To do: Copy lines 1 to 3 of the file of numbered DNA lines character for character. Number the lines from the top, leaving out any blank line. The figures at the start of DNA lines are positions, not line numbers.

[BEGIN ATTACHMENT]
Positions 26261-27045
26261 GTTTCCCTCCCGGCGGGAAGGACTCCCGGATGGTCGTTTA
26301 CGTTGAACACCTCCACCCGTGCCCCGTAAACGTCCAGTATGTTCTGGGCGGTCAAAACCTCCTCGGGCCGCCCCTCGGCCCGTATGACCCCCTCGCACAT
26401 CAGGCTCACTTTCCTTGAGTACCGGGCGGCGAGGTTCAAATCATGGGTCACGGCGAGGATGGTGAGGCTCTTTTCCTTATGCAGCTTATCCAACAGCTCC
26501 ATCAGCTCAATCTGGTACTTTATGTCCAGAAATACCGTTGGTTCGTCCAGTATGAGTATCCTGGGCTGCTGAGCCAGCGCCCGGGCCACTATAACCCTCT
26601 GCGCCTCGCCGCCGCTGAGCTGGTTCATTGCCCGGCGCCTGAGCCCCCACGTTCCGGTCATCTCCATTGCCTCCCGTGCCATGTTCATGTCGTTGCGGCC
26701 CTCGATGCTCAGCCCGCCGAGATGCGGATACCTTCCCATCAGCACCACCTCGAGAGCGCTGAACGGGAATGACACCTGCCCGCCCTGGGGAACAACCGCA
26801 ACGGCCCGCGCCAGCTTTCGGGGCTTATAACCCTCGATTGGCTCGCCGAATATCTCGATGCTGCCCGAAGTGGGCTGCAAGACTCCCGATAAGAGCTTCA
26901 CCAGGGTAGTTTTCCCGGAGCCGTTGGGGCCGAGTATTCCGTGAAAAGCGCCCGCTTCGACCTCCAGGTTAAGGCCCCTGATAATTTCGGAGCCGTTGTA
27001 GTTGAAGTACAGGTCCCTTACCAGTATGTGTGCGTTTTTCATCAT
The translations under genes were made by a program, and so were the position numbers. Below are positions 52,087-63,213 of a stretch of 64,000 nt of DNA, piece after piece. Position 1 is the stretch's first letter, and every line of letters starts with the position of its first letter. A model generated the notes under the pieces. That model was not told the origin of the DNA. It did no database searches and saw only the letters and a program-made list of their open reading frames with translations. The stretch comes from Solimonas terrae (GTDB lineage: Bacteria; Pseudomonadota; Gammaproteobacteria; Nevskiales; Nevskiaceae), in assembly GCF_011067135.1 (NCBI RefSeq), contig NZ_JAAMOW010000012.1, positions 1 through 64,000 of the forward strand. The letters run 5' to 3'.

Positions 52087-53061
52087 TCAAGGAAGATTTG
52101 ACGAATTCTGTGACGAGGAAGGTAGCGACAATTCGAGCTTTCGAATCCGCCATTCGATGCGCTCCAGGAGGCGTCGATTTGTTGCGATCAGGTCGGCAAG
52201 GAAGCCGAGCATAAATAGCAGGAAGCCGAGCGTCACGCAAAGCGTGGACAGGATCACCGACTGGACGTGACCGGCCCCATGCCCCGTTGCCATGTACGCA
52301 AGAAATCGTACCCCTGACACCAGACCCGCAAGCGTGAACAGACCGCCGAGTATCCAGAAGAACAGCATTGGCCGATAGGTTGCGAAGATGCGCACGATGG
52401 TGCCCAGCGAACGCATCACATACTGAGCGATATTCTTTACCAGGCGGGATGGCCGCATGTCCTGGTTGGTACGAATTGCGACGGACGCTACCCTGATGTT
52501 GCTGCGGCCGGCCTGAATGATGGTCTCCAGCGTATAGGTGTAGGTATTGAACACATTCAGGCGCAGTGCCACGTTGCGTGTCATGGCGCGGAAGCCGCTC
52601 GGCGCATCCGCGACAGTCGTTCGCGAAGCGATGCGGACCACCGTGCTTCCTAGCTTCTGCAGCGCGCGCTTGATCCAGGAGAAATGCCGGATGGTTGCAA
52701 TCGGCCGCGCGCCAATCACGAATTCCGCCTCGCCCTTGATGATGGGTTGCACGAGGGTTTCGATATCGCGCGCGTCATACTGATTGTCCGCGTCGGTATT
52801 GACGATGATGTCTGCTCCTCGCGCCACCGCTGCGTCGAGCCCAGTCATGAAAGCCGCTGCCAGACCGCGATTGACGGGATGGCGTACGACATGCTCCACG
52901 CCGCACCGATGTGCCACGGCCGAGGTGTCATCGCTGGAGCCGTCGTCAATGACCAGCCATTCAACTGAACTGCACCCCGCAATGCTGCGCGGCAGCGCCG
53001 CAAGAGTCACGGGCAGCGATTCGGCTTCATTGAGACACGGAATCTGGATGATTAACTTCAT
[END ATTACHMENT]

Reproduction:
Positions 26261-27045
26261 GTTTCCCTCCCGGCGGGAAGGACTCCCGGATGGTCGTTTA
26301 CGTTGAACACCTCCACCCGTGCCCCGTAAACGTCCAGTATGTTCTGGGCGGTCAAAACCTCCTCGGGCCGCCCCTCGGCCCGTATGACCCCCTCGCACAT